Multiple factors contribute to domestic violence against mentally ill mothers

May 7, 2007

ANN ARBOR—Women with psychiatric disorders are more likely to be victims of domestic abuse if they are young and misuse alcohol and drugs, according to a new University of Michigan study.

And, contrary to the findings in other studies, race, education and marital status were not associated with the risk of intimate partner violence, said the study’s lead author Melnee D. McPherson, research investigator at the Institute for Research on Women and Gender and the School of Social Work.

The U-M study investigated the demographic and clinical correlates of intimate partner violence among a sample of 324 mothers with severe mental illnesses.

The study’s participants from 12 community agencies and psychiatric units in Michigan were asked about their views of motherhood in three interview sessions, each about 20 months apart, over six years. Each mother had at least one child between the ages of four and 16 for whom they had child care responsibilities.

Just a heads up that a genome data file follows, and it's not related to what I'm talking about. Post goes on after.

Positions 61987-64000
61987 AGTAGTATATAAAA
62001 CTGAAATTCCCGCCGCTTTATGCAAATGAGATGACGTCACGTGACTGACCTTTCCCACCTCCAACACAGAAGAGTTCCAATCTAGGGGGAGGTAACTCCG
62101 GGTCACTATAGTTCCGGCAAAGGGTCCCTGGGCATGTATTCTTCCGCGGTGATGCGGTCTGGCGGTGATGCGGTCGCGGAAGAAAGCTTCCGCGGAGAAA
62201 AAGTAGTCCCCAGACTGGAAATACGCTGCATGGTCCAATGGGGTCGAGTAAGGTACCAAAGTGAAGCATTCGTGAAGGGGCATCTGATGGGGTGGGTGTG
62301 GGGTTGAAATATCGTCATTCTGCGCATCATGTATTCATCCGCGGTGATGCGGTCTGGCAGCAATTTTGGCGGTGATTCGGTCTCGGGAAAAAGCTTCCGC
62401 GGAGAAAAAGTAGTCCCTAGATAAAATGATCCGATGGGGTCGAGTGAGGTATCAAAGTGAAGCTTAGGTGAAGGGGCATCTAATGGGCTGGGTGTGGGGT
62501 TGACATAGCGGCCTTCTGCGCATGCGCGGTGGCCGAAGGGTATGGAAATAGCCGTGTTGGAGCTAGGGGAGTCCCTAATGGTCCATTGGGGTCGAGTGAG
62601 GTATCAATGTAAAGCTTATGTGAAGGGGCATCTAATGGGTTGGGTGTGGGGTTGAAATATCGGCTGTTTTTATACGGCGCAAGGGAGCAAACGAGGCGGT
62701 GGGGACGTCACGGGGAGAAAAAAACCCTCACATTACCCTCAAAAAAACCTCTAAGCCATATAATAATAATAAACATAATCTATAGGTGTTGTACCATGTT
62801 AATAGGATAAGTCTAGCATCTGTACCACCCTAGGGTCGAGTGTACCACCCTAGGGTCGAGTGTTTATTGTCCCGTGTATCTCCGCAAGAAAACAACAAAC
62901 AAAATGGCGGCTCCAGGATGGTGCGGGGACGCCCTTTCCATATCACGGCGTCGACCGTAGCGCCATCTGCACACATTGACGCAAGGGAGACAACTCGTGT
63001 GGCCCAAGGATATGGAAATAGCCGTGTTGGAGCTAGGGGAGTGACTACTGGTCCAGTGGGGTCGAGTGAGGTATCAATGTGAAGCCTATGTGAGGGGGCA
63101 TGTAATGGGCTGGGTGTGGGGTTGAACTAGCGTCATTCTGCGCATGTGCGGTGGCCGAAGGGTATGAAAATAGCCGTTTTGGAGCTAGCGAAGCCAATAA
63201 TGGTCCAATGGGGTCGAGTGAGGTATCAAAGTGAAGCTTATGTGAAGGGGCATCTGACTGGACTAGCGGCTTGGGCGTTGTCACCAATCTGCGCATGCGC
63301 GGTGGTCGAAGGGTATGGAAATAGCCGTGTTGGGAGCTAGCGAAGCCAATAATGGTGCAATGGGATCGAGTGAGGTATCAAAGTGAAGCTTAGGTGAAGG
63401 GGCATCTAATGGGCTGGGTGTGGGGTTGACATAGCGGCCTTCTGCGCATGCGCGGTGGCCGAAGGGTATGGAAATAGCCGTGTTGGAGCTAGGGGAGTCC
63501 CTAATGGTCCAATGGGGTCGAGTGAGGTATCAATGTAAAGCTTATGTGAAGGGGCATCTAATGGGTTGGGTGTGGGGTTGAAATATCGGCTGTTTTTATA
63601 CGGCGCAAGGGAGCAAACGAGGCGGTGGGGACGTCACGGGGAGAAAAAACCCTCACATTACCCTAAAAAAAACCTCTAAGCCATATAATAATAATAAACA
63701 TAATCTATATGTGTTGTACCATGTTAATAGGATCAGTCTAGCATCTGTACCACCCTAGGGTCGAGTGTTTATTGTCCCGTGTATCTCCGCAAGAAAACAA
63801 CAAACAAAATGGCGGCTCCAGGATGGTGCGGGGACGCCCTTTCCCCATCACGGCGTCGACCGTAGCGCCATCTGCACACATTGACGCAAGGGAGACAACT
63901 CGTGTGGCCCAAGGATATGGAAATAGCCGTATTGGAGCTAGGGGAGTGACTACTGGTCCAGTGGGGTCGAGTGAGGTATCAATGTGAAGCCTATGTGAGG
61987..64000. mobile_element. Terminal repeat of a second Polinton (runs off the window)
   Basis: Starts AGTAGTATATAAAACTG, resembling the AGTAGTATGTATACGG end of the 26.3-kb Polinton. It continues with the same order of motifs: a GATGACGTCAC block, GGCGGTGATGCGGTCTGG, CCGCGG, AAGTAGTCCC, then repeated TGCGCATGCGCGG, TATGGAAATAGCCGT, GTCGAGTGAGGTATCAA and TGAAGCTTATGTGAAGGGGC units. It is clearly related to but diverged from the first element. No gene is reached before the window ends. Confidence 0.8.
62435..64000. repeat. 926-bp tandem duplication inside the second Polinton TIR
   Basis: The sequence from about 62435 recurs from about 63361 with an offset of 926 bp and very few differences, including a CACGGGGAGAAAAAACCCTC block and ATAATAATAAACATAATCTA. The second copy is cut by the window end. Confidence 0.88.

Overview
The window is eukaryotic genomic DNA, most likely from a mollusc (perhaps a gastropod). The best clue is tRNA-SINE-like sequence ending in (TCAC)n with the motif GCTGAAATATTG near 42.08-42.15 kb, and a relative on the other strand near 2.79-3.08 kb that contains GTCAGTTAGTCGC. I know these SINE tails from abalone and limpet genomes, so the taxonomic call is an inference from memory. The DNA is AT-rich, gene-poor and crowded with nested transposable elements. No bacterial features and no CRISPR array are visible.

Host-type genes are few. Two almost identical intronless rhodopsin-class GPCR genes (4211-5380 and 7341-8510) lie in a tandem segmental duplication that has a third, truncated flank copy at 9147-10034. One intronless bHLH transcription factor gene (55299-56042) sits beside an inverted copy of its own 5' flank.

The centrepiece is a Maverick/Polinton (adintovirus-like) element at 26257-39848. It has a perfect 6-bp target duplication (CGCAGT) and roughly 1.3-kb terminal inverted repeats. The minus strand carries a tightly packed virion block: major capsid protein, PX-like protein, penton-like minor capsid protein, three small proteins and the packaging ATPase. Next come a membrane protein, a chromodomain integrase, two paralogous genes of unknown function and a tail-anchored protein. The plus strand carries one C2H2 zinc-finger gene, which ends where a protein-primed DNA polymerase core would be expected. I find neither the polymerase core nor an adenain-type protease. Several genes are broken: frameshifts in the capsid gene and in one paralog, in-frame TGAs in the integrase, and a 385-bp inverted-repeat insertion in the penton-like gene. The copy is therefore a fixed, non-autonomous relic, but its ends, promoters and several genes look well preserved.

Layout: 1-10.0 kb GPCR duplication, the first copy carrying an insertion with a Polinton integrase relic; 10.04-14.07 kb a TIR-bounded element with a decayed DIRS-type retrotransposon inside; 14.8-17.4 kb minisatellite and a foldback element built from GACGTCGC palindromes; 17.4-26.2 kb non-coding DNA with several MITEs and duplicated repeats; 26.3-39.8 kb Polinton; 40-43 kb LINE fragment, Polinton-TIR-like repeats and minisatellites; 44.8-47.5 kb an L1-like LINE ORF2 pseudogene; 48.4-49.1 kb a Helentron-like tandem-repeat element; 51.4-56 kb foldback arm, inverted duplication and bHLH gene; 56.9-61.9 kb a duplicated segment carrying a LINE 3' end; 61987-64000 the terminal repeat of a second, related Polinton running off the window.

At the follow-up interview with the mothers, they were asked if someone they were romantically involved with ever physically abused (slap, choke, hit with fist or object, sexual assault) them within the past 12 months. They were also asked to describe situations involving drugs and alcohol use, such as missing work or neglecting family obligations.

About 62 mothers, or 19 percent, reported domestic abuse. The study found that age was the only sociodemographic variable that was significantly associated with the intimate partner violence.

“Younger women were more likely than older women to report experiencing violence by an intimate partner,” she said. This finding isn’t surprising because younger women are more likely to be materially dependent on their abusive partners, particularly when they have young children to raise, McPherson said.

The severity of mental illness, which is based on factors such as the number of hospitalizations, and elevated levels of substance use correlated with subsequent experience of partner violence. Mothers who are diagnosed as having a mental illness and substance use disorder are more likely to be in an abusive relationship than mentally ill mothers who don’t abuse substances.

The study’s was co-authored by Jorge Delva, an associate professor in the School of Social Work, and James Cranford, a research assistant professor at the U-M Substance Abuse Research Center.

The findings appear in the current issue of Psychiatric Services.



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